Sunday, April 4, 2010

Turkish Food and Farmer's Markets

It was absolutely wonderful to discover the huge quantity of fresh fruits and vegetable available in Turkey. The farmer's markets were wonderful AND held twice a week within walking distance of Patrick's house - heavenly. They even have some farmers producing organic produce. The markets were huge - almost twice the size of the one in Santa Barbara. You would not believe the olives that were available there. I never knew there were so many different kinds! I'm not a fan of regular black olives but I must admit I like some of the seasonings that they add to their olives.
The market was totally packed - and everybody walked to get to it. Izmir, with its well developed bus system, is a walking town. People use the bus to get everywhere, hence there are lots of walkers everywhere. Not only that, Patrick knows everyone!!! It's amazing how many times we stopped to talk to someone he knew or someone who knew someone he knew. He's been busy developing lots of connections.
We enjoyed the fruits of our journey for breakfast - the "typical" breakfast includes olives (of course), white cheese, frequently feta, fresh bread, cucumbers, tomatoes, cream curd with a tad of honey and walnuts as well as a couple of types of jams.
The biggest disconnect of the whole things are the meals in restaurants. When I saw all the fresh produce, I anticipated lots of veggie options and cooked in the homes, there are but..if you go out, at least to the little "fast food" places, that's not so. The breakfasts there have lots of sweet pastries or potato, cheese, or meat filled flaky pastries, Borek, - good but oh my goodness you can get full. Most menus are very heavy with meat - lots of lamb to be found there. There are tons of different pastry dishes, primarily stuffed with meats. There's also the traditional kebobs, that can be found everywhere. Dolmas are popular, stuffed grape leaves. Sometimes they are stuffed with rice, other times with meat. Good thing I had my tasters with me. They do have quite a few soups and lentil soup is quite popular - and generally made without meat. Thank goodness Patrick could speak Turkish to ask!! They do have quite a few great salads and they're always so tasty - the tomatoes even taste like tomatoes!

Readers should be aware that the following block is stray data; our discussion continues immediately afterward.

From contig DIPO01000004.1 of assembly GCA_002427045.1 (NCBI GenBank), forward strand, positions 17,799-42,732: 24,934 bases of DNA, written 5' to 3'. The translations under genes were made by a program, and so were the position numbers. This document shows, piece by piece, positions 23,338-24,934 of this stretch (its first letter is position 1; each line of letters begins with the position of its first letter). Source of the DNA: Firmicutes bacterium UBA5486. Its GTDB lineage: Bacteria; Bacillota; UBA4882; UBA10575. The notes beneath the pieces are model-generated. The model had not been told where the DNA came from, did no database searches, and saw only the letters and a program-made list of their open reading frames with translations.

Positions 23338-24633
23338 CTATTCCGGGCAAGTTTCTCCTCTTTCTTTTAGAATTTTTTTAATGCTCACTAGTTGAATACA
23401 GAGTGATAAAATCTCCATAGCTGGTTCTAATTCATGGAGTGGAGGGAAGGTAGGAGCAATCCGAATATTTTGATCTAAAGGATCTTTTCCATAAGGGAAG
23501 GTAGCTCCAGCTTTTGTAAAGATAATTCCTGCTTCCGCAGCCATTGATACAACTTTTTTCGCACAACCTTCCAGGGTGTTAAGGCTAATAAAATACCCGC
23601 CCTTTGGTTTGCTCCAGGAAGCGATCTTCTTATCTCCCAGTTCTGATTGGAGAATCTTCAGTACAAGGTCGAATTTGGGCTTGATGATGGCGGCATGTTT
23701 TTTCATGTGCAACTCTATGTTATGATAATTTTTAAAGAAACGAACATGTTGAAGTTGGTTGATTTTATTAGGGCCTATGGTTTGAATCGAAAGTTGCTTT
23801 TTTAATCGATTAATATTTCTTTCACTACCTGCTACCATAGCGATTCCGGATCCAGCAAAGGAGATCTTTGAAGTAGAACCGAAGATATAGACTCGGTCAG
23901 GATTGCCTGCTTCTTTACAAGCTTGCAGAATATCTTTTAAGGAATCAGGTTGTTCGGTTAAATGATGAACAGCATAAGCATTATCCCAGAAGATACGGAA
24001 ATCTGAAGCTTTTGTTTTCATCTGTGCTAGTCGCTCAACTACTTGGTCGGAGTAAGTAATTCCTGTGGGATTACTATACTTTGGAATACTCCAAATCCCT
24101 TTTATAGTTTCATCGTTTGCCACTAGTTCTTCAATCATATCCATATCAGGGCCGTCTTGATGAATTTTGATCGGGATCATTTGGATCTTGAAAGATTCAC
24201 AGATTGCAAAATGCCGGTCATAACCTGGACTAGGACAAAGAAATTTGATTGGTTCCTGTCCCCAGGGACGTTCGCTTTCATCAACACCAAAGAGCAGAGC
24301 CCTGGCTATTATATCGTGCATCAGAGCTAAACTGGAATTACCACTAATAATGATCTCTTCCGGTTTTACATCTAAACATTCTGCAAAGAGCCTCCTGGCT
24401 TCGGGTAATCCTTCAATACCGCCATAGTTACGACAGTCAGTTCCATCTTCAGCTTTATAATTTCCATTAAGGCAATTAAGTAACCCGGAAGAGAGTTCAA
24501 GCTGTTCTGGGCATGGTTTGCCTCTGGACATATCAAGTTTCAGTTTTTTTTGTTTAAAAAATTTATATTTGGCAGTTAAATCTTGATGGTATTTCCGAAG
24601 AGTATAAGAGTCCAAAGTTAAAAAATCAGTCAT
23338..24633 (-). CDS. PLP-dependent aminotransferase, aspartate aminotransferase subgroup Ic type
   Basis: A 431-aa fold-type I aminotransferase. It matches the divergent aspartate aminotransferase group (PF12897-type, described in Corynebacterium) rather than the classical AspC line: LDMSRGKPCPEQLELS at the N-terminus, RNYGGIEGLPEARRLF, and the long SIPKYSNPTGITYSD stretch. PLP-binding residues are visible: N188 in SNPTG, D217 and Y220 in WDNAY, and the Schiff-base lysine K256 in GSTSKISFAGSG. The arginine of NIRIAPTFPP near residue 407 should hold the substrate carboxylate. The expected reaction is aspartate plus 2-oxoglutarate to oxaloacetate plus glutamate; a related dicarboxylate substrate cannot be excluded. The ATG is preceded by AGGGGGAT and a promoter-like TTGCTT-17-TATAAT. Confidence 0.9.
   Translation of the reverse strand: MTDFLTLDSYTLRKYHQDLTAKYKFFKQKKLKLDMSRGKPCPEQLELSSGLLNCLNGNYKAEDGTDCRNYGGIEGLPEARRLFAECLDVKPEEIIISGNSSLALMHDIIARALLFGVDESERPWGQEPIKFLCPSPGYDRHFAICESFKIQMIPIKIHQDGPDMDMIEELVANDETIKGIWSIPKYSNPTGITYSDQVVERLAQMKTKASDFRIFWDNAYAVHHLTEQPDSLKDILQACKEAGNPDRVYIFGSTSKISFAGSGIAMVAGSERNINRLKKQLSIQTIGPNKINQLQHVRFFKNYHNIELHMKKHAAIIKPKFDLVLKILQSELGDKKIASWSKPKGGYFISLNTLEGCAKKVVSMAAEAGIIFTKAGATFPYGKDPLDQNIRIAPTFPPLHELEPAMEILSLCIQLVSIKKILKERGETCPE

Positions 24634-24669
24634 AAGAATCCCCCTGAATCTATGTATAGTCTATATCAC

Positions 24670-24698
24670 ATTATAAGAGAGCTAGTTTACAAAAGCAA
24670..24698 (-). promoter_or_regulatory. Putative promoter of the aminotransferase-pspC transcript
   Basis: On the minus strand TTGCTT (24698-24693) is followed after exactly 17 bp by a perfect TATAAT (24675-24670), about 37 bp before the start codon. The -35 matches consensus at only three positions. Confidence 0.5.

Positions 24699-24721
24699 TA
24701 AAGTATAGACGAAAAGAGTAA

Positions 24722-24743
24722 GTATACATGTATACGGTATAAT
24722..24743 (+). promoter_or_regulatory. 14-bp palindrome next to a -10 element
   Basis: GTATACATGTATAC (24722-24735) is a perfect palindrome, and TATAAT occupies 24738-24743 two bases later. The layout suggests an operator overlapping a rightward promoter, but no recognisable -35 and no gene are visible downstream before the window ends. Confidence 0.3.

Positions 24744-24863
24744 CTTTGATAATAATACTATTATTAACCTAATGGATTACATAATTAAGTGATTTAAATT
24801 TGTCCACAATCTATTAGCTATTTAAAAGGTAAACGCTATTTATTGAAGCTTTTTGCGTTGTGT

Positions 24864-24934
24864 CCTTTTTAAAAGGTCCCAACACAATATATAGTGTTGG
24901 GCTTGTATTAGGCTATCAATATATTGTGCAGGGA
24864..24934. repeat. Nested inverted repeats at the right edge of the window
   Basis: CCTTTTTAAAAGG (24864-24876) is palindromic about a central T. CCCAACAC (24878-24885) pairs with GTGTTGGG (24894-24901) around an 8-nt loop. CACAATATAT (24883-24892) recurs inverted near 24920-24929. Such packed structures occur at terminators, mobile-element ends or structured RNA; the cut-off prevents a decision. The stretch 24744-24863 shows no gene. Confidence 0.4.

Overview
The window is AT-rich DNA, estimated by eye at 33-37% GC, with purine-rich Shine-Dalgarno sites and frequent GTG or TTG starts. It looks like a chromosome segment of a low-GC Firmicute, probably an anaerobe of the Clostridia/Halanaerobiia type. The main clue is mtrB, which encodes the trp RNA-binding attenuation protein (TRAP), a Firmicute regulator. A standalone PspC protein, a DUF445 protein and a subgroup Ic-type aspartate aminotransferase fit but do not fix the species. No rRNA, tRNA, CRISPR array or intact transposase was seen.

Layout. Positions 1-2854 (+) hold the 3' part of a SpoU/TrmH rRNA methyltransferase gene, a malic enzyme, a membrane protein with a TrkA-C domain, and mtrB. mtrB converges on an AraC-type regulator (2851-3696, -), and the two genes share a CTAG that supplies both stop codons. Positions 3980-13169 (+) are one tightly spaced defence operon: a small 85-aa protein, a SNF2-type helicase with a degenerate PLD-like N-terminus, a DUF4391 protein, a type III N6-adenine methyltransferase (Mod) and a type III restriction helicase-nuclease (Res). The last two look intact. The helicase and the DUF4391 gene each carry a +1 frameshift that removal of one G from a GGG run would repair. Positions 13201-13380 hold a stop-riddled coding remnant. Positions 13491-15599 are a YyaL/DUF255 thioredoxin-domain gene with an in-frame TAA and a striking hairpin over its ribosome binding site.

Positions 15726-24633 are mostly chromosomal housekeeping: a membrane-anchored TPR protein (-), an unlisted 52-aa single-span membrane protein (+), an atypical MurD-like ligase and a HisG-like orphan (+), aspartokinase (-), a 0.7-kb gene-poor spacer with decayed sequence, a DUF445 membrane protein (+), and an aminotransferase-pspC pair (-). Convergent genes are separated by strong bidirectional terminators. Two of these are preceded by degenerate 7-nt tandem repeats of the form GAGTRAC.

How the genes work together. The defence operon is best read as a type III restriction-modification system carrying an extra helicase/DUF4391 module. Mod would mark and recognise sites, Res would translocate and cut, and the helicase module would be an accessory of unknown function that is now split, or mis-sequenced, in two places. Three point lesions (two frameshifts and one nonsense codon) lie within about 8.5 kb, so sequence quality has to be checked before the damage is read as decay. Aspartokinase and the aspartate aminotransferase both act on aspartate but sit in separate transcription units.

Ah...and then there are the sweets. The Turkish people love their sweets and oh lala are there ever a ton of different ones to try! Even I, with my usual quest for sweets, found it to be too much. However, they are delicious - the baklavah was absolutely melting and the halvah was addicting. I need to stay clear away from those!

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